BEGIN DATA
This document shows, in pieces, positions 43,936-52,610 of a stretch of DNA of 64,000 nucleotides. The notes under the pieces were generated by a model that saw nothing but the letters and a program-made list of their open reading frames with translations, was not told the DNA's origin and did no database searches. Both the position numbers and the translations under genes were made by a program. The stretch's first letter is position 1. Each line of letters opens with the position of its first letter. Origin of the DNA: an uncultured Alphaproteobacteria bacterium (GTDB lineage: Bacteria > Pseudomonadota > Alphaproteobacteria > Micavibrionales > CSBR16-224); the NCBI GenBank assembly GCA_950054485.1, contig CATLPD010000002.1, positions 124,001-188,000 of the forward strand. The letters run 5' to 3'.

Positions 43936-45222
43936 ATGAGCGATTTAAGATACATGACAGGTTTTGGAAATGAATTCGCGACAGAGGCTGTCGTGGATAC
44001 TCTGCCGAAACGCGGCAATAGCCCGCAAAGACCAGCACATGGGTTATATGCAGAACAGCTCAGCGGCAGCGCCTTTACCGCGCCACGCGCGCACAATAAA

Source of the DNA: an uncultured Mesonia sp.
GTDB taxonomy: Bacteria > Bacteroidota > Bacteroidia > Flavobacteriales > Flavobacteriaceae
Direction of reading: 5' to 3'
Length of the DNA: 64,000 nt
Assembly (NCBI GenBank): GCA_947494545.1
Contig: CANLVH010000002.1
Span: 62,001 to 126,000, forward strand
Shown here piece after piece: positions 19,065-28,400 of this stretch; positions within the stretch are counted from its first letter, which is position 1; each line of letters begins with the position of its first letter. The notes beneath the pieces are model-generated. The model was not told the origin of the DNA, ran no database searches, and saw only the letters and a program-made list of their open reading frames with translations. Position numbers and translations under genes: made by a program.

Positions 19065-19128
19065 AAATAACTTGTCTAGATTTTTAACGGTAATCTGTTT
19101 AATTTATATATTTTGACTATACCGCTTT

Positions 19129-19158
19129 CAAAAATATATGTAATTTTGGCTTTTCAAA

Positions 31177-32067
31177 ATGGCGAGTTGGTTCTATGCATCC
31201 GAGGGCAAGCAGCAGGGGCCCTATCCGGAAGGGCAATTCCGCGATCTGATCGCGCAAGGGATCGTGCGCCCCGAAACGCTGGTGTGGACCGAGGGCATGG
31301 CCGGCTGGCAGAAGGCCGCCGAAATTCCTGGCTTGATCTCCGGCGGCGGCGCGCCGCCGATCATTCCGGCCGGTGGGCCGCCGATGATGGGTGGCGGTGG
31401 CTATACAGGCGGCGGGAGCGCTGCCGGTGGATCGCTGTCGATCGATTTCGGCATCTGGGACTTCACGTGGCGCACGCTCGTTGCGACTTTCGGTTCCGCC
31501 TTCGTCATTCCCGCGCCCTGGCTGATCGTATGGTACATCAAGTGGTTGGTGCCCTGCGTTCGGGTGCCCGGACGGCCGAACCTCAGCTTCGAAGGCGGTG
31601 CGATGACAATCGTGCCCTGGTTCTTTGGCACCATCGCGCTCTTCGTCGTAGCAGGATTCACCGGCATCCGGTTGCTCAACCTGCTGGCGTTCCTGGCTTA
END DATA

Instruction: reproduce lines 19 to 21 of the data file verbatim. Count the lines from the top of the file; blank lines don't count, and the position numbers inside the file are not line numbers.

31177 ATGGCGAGTTGGTTCTATGCATCC
31201 GAGGGCAAGCAGCAGGGGCCCTATCCGGAAGGGCAATTCCGCGATCTGATCGCGCAAGGGATCGTGCGCCCCGAAACGCTGGTGTGGACCGAGGGCATGG
31301 CCGGCTGGCAGAAGGCCGCCGAAATTCCTGGCTTGATCTCCGGCGGCGGCGCGCCGCCGATCATTCCGGCCGGTGGGCCGCCGATGATGGGTGGCGGTGG